And in an instant, my suffering was replaced with self-compassion when I had that realization of what Jody was saying. It finally got me past the prolonged suffering of self-judgment that existed years past the end of my marriage. I still don't like things I did back then, but I understand why I did them and I have self-compassion and forgiveness for myself around them. And that lets me hold them more lightly, incorporate those lessons learned, and move on.

In case you're wondering, I still have those candlesticks. I keep them around as a reminder of what I learned from this experience, and how I want to be different when presented with similar situations in the future.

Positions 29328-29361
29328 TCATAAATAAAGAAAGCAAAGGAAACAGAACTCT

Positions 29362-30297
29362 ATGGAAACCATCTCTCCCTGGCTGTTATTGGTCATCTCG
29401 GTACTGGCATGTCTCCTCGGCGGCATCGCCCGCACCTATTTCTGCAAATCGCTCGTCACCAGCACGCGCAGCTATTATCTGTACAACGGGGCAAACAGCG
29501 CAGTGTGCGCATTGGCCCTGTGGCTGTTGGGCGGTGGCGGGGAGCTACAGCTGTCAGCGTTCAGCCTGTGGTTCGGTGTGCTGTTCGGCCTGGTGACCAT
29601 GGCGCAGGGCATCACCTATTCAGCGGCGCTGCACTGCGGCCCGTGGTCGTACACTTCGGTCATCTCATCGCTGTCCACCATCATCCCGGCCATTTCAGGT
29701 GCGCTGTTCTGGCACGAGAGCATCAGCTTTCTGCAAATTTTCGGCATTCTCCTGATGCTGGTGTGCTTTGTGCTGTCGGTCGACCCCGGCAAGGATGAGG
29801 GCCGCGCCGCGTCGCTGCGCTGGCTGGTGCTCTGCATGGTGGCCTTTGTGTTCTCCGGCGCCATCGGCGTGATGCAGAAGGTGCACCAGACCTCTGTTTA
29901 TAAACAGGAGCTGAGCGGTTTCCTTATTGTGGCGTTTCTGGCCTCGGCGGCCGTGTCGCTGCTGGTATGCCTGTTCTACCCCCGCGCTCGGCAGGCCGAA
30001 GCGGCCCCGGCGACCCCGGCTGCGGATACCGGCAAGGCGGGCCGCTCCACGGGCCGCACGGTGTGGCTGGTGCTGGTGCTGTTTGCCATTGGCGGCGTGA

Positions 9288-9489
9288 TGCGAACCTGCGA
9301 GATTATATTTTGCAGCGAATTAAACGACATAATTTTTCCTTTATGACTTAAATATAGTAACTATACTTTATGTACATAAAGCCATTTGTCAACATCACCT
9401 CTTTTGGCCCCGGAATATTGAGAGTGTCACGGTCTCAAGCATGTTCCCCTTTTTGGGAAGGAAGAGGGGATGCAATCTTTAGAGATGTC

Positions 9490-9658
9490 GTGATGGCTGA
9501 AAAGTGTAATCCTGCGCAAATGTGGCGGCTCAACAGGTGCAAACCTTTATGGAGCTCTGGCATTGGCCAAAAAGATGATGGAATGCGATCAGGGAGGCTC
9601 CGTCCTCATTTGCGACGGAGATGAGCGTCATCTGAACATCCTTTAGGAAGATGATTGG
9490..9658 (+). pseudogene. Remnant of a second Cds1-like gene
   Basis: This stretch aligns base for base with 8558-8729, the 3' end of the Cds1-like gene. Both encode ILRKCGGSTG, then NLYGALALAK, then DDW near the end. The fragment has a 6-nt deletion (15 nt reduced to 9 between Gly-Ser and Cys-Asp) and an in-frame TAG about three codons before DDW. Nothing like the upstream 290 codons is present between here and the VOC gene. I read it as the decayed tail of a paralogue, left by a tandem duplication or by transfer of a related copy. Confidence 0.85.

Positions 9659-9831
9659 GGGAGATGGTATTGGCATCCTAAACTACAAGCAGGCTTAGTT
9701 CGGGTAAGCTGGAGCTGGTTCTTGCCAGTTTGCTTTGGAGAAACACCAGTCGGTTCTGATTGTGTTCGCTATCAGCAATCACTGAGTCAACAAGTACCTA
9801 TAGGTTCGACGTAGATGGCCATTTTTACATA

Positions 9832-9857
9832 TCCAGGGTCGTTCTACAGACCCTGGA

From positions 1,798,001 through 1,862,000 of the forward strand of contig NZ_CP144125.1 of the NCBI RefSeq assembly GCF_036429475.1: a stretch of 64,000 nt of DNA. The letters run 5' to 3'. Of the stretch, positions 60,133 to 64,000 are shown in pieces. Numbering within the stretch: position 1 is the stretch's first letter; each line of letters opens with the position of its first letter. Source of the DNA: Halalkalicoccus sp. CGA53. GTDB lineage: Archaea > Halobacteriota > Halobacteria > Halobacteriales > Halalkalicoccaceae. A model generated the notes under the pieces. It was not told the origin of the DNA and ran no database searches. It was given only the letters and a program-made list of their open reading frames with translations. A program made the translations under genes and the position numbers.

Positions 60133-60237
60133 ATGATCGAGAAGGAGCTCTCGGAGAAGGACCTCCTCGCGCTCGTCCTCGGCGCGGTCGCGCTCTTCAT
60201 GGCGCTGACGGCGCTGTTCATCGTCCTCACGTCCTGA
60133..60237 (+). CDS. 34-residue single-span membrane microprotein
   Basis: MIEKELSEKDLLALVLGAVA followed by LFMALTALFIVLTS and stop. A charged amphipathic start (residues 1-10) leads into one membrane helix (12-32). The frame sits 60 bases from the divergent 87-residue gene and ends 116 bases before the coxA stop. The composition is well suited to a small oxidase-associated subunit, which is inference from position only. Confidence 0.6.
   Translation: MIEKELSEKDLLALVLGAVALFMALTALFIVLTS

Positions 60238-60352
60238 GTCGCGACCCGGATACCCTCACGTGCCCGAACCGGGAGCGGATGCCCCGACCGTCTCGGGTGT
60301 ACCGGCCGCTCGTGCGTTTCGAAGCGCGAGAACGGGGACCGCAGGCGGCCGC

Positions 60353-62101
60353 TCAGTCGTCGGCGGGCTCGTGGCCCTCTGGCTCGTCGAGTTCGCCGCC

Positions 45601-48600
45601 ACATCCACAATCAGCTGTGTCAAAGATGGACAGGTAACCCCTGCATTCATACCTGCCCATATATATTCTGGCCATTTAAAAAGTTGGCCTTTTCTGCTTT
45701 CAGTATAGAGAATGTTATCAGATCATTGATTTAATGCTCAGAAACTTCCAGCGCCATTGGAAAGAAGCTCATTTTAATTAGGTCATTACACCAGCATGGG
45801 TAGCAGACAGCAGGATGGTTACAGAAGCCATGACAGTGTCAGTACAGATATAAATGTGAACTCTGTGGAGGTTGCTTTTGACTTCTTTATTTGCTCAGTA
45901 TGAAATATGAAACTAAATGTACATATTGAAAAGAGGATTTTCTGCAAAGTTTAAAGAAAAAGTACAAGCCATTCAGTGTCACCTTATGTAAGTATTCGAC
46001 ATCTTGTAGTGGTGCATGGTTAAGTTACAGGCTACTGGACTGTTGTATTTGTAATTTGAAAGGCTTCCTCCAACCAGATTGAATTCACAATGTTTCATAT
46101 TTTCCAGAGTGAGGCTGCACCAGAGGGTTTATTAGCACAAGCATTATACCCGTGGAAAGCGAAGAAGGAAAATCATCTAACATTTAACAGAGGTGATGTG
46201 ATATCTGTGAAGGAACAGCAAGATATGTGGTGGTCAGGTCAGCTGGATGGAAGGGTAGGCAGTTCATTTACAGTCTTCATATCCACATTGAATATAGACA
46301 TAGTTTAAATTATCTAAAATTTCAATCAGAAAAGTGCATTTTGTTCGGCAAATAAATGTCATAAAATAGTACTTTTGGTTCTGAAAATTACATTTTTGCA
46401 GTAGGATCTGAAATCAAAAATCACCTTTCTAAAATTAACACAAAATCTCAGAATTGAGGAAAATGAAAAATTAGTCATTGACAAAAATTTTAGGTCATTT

I hope that if you find yourself in a place of self-judgment for doing or saying something that doesn't align with your values in your divorce process, you will remember that it's coming from pain. Find self-compassion so you can heal from the experience, fold it into your life, and move forward.

That's all I have for you this week, my friends. Take care. I'll see you next time.

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Thank you so much for tuning in to this episode of The Sensible Split. If you’re looking for more information and guidance to help you successfully navigate a divorce, please visit

Please remember, the information provided in this podcast is for general informational purposes only and is not intended to be and should not be taken as legal advice on any particular matter. The content of this podcast is not tailored to your specific, unique circumstances, and its transmission does not create or constitute an attorney-client relationship. Listeners are strongly advised to seek the advice of qualified legal professionals regarding their individual situation.